This Week at St. Peter’s, May 21 – 28, 2017:
Sunday, May 21: Fifth Sunday after Easter (Rogation Sunday), 8 a.m. Mass; 10 a.m. Book of Common Prayer, Holy Eucharist, Church School, Coffee Hour.
Monday, May 22: Rogation Monday.
Tuesday, May 23: Rogation Tuesday.
Wednesday, May 24: Virgil of the Ascension of Our Lord (Rogation Wednesday). Mid-week Mass: 12:15 p.m.
Thursday, May 25: The Ascension of our Lord (Day of Obligation). Mass: 7:00 p.m.
Friday, May 26: St. Augustine of Canterbury (Bishop and Confessor). 605 A.D.
Saturday, May 27: St. Bede the Venerable (Confessor and Doctor). 735 A.D.
Sunday, May 28: Sunday after the Ascension, 8 a.m. Mass; 10 a.m. Book of Common Prayer Holy Eucharist, Church School, Coffee Hour.
Come worship with us,
Worship the Triune God who is Love,
Worship Him in Ancient Prayer, Soaring Song, in the Timeless Eucharistic Mystery!
We are St. Peter’s Parish of the Anglican Province of Christ the King,
A vibrant community of faith and a part of His Body.
Come and worship Him with us, in the beauty of holiness. Come and see!
Convenient parking: free, on-street and in our own lot. We are walking distance from Rockridge BART, near Highway 24, Broadway exit.
Come visit us!
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NEW: The Christus Rex, our APCK newsletter, is here: ChristusRex-V10-N2 (1)
NEW: Bishop Ashman’s Easter Letter: Easter Pastoral Letter.2017 .
MARK YOUR CALENDARS:
Thursday, May 25; Ascension Day Mass: 7:00 p.m.
Bishop Morse Youth Summer Camp: July 2-7, 2017: 2017 Save the Date A wonderful experience for our youth! Scholarships available. Let us know of any who would like to attend: email@example.com or the Diocesan Office at 510-841-3083.
St. Joseph’s Seminary announces Summer Session dates: July 17-28, 2017. RESIDENTIAL SUMMER SESSION 2017 Saint Joseph of Arimathea Theological College Summer Session Application Financial aid available.
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Archbishop Morrison’s Christmas letter: Archbishop Morrison Letter Christmas 2016
St. Joseph’s Seminary Online Courses for Spring: Online Courses Flyer Spring 2017
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At. St. Peter’s, we celebrate Holy Communion using traditional Anglican forms of worship. We worship this way, not for its own sake, nor just because we are used to it. Keeping the old prayer book is not a matter of mere form for us. It is one of substance. The Liturgy is our conversation with God. We say it in the soaring cadences of Shakespeare’s and Milton’s English because they best represent God to us and us to Him.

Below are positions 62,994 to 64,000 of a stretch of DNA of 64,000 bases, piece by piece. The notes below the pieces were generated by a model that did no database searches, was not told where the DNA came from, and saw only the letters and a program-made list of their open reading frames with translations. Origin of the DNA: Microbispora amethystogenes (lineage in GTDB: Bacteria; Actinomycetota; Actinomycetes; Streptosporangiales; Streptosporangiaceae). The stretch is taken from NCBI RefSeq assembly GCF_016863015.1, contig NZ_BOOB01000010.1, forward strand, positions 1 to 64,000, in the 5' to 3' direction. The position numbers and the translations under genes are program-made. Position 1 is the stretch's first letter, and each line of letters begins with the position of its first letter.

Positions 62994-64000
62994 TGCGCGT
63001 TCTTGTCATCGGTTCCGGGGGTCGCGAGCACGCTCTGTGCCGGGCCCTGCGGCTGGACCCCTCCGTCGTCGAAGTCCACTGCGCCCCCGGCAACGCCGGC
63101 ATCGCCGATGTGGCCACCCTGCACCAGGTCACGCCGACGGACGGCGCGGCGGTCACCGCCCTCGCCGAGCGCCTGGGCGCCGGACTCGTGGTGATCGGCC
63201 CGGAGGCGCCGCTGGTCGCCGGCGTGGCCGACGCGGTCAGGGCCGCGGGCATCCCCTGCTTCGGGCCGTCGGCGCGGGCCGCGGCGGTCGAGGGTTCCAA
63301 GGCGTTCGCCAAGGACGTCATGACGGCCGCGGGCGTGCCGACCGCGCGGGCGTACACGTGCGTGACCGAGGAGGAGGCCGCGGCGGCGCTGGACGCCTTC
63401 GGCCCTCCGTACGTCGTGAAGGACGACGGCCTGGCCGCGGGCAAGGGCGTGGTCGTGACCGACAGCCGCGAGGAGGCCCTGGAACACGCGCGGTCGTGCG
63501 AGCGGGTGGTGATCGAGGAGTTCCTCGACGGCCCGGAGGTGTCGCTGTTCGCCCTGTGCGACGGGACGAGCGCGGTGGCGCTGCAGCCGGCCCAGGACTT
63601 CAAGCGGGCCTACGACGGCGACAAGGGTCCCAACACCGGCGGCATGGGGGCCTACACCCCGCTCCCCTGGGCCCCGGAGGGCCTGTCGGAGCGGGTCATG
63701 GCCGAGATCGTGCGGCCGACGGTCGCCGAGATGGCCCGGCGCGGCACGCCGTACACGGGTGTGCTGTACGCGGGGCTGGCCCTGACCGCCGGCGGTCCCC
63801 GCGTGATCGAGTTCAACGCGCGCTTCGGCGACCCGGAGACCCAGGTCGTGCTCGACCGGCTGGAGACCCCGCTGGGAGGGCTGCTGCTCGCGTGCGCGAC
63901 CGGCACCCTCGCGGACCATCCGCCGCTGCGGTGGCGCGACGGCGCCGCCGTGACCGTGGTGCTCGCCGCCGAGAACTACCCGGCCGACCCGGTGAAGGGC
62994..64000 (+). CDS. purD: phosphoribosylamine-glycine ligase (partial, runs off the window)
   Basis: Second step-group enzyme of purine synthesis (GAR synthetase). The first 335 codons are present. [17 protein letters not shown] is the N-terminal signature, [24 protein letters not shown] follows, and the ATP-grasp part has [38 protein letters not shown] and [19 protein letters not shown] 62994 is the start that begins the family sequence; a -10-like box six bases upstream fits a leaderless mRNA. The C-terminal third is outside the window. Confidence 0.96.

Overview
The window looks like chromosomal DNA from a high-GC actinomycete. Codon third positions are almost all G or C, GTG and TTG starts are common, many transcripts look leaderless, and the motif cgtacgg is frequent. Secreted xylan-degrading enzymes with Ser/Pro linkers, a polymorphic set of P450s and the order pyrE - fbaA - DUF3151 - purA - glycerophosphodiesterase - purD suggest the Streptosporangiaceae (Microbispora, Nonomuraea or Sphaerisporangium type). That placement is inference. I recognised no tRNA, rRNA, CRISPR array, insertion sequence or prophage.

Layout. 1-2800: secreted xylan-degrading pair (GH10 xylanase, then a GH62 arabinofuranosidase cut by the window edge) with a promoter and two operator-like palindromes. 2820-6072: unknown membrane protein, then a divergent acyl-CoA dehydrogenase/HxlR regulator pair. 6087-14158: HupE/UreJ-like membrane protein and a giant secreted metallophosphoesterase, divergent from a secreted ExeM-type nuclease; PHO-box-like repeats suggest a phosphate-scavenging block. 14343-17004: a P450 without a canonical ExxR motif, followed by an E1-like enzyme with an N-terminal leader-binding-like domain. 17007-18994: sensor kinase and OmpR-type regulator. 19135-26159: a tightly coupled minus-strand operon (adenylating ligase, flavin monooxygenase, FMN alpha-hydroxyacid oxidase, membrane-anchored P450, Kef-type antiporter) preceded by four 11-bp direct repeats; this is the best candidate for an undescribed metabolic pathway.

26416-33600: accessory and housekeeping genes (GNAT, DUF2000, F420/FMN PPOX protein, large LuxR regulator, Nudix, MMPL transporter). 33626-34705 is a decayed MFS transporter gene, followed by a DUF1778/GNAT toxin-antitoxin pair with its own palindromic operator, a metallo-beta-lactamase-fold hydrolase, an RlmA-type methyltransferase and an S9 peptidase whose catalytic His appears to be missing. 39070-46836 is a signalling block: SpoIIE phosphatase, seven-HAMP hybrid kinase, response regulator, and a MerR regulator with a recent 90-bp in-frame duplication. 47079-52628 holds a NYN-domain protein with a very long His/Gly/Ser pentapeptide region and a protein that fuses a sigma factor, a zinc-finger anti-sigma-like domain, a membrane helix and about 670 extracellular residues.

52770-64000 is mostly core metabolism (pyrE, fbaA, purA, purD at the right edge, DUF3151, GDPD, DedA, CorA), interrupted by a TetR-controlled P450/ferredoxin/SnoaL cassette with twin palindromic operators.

This is not a popular view at present. Formal English is fast becoming a foreign language even among the educated. But we believe this to be the most appropriate way in which to thank God for what He has done, is doing, and will do for us, and for all of humankind.
We are dedicated to continuing this way of worship because, in the Incarnation, Christ took on flesh, which He then gave for us on the Cross and now gives to us in the mystery of the Lord’s Supper. The Eucharist is a window God opens for us and through which He feeds us His Body and His Blood. In this sacred meal, we are uplifted and shown, ever so briefly, what our true, glorified life is like. Though we will not enjoy it fully until His Kingdom comes, this life is in us now. God put it there when we were Baptized, strengthened it when the Bishop confirmed us, and He nourishes it in us every time we celebrate the Holy Communion. We are to leave His holy table spiritually refreshed and rededicated to fulfilling His principal commandment, that we love one another.